Application Deployment Models. If you will operate a BYOD model, how will your users access the necessary applications (the ones that aren’t cloud-based)? Accessible networked drives? MDM for mobile? Something else?
Limited Admin Accounts. You never want to give out your admin password, but there may be situations where it makes sense to enable a limited admin account to perform specific actions (I’m looking at your locally cached password resets).
Collaboration Tools. How will you enable collaboration now that users aren’t in front of each other? Web meetings? Cloud collaboration tools (e.g., online or SaaS provided project tracking or Kanban boards)? Do you have a messaging client? Is it accessible remotely? Are your core office applications local-file-based or cloud based? How will you enable and track version updates and editing?
While not exhaustive, I think these are the minimal areas that need to be considered technically to help make a quick transition. However, all of this will only be effective if managed correctly. For that, let’s turn to the next area of consideration, how to properly manage these changes, starting with your most important asset, your people.
Technically considering all the above is necessary, but not sufficient to enable quick transitions. In order for that to happen, you need appropriate processes, executive sponsorship, and people-alignment. Without proper management, moving from a centralized to a decentralized model may not only be unsuccessful, but a huge resource drain in multiple areas, one which some businesses are finding it hard to return from. Consider some of the following areas when thinking about how to manage these quick transitions.
Your people are your most important asset—not your products, not your financial clout, your people. Period. While this is a good mindset to have strictly for altruistic purposes, it also makes business sense. Replacing employees is expensive (16% annual salary, on the low end), not to mention lost intellectual, process, and project knowledge. Also, from a security perspective, the vast majority of breaches happen via people, not systems. So, having employees mentally acute, cared for, and still dedicated while working in a decentralized model is paramount.
So how to care for them? Be empathetic. Children are now around, sleep and work schedules are disrupted, and perhaps finding a quiet place to work 9 to 5 is not possible. Adjust accordingly, and provide your employees outlets to interact, decompress, and, if possible, have access to resources (e.g., Employee Assistance Programs) to enable continued well-being. Studies have shown that monetary amplification, while appreciated, is not always the driver of cohesion and agreeability in compromising times. Sometimes a heartfelt “How are you doing,” “I understand,” “I appreciate,” or “I’m sorry,” will go much further to keeping a cohesive unit.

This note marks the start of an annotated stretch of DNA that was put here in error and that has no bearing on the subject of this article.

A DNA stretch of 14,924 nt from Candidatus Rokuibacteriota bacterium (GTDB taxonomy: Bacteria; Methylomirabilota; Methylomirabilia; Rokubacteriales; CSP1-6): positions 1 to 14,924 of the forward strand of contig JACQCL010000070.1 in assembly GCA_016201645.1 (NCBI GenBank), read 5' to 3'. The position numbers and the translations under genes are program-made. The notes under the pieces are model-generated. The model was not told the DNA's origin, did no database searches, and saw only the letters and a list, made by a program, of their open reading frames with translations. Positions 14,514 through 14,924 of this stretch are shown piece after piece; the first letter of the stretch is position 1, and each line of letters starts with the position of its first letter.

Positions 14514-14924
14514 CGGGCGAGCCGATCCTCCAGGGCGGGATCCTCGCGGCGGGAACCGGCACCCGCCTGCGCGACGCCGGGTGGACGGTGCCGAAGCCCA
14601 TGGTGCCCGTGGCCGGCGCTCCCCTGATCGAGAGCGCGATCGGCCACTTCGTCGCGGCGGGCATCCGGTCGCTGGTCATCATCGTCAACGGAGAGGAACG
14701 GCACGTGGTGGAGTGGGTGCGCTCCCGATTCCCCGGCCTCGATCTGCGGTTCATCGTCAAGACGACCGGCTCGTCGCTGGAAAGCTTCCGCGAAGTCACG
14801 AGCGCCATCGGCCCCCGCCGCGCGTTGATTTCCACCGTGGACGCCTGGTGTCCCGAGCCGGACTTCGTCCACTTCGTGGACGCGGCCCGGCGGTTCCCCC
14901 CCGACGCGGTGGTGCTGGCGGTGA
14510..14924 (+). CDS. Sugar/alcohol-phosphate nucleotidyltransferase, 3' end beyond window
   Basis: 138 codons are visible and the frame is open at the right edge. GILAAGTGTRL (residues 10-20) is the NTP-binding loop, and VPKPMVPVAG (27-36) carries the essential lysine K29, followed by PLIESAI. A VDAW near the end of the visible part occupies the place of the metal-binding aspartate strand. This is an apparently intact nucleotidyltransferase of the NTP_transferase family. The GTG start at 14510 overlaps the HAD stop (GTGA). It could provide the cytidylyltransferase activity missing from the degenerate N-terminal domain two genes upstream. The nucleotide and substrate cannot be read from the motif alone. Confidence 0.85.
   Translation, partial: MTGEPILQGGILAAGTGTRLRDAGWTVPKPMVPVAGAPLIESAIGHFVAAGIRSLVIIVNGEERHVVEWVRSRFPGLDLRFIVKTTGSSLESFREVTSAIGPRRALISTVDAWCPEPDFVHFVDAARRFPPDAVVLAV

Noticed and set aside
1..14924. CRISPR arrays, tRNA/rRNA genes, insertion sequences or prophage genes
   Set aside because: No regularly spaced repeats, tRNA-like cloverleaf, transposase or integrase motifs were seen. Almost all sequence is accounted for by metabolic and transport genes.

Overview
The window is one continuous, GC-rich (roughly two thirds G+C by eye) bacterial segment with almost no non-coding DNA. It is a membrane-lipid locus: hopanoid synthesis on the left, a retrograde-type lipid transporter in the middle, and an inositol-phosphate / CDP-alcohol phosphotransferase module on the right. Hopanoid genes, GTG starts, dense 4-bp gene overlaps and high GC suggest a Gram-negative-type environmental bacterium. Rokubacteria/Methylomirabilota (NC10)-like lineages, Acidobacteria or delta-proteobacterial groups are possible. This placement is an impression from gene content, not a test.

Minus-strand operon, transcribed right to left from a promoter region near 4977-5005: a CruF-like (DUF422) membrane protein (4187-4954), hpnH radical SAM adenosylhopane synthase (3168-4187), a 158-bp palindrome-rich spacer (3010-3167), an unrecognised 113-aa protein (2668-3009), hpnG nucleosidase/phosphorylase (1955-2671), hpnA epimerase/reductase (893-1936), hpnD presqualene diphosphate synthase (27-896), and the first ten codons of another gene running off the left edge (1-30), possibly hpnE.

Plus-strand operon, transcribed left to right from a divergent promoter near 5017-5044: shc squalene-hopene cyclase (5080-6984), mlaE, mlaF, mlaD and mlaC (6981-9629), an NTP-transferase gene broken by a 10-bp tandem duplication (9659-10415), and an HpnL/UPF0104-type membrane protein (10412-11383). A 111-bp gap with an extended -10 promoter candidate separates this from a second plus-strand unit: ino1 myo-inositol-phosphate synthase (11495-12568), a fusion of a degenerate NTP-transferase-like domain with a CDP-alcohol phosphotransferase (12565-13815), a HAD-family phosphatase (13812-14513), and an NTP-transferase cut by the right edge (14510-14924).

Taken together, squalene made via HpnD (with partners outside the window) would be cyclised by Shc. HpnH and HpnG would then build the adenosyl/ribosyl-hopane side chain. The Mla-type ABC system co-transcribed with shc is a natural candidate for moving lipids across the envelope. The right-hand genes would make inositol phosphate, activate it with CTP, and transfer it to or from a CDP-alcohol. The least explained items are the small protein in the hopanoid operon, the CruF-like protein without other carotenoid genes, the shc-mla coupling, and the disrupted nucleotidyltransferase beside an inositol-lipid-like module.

Who will make the decisions to enable such decentralized measures? What inventory needs to be taken before, during, and after? When/if it’s time to migrate back to a centralized model, what processes need to happen to ensure inventory is recouped, access is removed, and cap-ex-based systems are turned off? Will your support processes change? Will you move from a 24x7 model to a follow-the-sun model since your teams are now dispersed? As you learn from new issues that arise along the way, how do you adjust your processes? Perhaps above-all, how will you communicate these changes out? Almost certainly these changes will happen over a series of steps, and each step needs to be communicated effectively. Similar to having Recovery Time Objective and Recovery Point Objective (RTO/RPO) processes for disaster-recovery, in this “new normal” period of decentralized support, you should outline various checklists, priorities, and processes so you have a playbook to follow.
Any transition of this magnitude will incur costs and need executive buy in. Identify who can approve what, at what level, and, if possible, how much it will cost (to transition to and back). Given the multitude of changes needed for this to be successful, it is all the more important to have executives buy in and avoid having the wrong person make inappropriate decisions (even if correct).
As we all adjust to this temporary new normal, you and your organizations have probably already attempted many of the steps above. Hopefully you were able to capture a few new ones as well. Just because something wasn’t done and has yet to be an issue doesn’t mean the gap doesn’t exist. Use the above items to take stock of your situation, maybe ask questions that weren’t outlined before, and plan accordingly. Resilience isn’t built out of complacency.
Adam Rauh has been working in IT since 2005. Currently in the business intelligence and analytics space at Tableau, he spent over a decade working in IT operations focusing on ITSM, leadership, and infrastructure support. He is passionate about data analytics, security, and process frameworks and methodologies. He has spoken at, contributed to, or authored articles for a number of conferences, seminars, and user-groups across the US on a variety of subjects related to IT, data analytics, and public policy. He currently lives in Georgia. Connect with Adam on LinkedIn.